Fritz Näf

Carl Heinrich Graun: Te Deum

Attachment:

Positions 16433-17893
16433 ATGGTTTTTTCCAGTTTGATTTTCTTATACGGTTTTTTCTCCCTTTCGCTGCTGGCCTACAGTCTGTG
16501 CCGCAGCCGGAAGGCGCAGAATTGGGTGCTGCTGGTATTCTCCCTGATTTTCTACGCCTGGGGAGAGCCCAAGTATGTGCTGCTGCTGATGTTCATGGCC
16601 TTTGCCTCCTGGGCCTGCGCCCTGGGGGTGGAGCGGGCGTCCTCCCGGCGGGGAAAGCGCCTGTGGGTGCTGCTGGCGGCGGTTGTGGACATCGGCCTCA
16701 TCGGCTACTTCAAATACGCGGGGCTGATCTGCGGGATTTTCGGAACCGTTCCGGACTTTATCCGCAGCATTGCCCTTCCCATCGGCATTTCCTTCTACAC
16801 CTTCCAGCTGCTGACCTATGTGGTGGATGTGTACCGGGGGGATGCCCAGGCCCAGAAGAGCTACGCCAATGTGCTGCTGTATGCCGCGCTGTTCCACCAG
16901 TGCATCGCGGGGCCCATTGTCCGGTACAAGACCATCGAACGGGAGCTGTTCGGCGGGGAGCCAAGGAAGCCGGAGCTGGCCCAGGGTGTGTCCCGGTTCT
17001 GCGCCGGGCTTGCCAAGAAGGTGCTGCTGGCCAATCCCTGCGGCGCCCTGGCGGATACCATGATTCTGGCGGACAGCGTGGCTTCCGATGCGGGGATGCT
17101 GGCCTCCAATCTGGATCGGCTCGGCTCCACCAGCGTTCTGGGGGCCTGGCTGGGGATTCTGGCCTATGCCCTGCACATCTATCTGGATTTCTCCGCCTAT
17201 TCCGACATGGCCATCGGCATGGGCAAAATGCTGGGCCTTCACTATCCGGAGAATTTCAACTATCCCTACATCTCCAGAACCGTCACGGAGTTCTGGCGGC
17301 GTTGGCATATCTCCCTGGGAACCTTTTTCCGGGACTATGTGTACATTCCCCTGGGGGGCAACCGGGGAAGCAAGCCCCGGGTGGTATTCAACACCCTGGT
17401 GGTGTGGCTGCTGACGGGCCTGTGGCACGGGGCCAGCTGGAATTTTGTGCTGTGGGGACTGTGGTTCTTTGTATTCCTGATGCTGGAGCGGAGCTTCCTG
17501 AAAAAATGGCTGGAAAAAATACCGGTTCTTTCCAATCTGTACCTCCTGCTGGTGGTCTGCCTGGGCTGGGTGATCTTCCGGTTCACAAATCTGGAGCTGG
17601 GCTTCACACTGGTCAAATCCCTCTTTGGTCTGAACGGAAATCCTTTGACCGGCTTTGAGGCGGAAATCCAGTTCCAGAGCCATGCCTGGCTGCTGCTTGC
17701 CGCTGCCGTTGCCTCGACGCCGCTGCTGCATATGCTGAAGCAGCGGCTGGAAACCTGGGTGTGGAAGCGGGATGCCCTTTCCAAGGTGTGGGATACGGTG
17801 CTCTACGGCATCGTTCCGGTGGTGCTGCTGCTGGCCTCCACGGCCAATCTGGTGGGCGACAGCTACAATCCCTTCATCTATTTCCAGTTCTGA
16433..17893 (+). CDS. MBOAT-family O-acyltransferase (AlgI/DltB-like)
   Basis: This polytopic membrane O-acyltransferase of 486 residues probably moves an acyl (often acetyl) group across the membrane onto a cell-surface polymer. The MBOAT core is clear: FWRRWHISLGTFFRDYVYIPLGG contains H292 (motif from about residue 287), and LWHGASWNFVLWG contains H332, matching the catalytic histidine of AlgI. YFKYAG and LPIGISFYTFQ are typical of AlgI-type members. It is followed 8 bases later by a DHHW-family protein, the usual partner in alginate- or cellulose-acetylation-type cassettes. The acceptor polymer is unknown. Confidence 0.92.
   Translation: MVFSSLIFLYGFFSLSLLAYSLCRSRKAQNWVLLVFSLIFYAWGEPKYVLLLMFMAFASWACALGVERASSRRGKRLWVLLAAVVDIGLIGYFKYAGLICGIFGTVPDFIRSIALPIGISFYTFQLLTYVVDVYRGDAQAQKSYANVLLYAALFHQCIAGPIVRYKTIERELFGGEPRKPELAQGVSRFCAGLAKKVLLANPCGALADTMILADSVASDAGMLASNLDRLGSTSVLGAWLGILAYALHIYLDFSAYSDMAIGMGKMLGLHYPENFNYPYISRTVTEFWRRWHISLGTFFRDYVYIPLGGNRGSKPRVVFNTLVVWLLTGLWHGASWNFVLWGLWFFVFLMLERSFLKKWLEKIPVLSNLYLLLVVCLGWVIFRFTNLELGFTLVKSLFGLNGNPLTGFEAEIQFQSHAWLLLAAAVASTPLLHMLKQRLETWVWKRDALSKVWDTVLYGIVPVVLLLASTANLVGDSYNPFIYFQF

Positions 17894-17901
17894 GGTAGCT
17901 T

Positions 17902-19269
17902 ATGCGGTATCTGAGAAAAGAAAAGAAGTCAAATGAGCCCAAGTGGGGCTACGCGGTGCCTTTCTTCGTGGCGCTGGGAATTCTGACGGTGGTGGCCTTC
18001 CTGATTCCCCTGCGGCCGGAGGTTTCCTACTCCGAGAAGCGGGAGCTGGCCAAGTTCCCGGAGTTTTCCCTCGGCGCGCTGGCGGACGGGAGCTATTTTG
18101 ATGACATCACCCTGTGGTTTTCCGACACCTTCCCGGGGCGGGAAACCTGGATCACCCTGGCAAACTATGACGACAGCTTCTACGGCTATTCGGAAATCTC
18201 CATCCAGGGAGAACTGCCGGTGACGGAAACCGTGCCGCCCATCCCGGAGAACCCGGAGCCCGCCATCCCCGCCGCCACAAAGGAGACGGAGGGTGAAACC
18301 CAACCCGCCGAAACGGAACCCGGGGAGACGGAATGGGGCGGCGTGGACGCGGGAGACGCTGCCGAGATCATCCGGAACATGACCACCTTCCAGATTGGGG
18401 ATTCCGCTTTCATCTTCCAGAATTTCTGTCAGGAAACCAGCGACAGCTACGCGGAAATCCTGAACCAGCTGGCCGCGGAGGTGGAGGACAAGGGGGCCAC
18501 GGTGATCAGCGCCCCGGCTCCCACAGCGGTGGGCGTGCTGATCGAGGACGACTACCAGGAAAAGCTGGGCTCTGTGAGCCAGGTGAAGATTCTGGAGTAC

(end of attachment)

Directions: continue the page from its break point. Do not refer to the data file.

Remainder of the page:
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When one considers the differences between the Te Deum for soloists, chorus, and orchestra of Carl Heinrich Graun, composed in 1757, and the three motets that round out this album, from between 1721 and 1725, one appreciates the achievements of J.S. Bach all the more -- and not just because Bach was the greater composer. In fact, Bach held Graun's music in high esteem. The striking thing is how much musical style changed in those 35 years. Graun's music, at least as exemplified by these works, changed with it, whereas "old Bach" took the more conservative but in a way more radical step of working the old style out to its theoretical limits. In the Te Deum, orderly Baroque processions of chords are plainly a thing of the past. A continuo would be superfluous, and the Munich-based Baroque orchestra L'arpa festante does not use one. The sunny mood, uncomplicated diatonic harmonies, playful spirit, and expansive tunes all sound as though they could have come out of music by Haydn or the young Mozart two decades later. Graun alternates choruses, containing very attractive passages in which a quartet of soloists trade phrases and join together into charming ensembles, with deliberate, operatic arias. There are a couple of big fugues, and these are already triumphal and essentially ornamental, rather than reverential as they were in Bach. The three motets for chorus and continuo, on the other hand, though they lack the density of Bach's motets, draw their energy from contrapuntal constructions. When these break into fugues, the device seems an integral part of the language. They are lovely devotional pieces, especially Herr, ich habe lieb die Stätte deines Hauses (Lord, I love the spaces of your house, track 12), and they're worth the purchase price of this disc. The singers of the Basler Madrigalisten bring a splendid combination of warmth and textural clarity to the motet texts, and their musicianship throughout is of a high level. L'arpa festante, under conductor Fritz Näf, has a smooth, polished style a bit reminiscent of that of the Stuttgart Chamber Orchestra of yore; it seems a bit restrained for a work written with the intent of celebration (of the Prussian military victory over Austria in 1757), especially in view of the fact that Graun omits the trumpets and drums often associated with the Te Deum text. There is a pair of horns, but here they don't leap to the fore like they should. Counterbalancing this is marvelously deep sound from CPO; for the listener, the illusion of being present in Basel's St. Martin's Church is very strong. Recommended for listeners interested in the early development of the Classical style.

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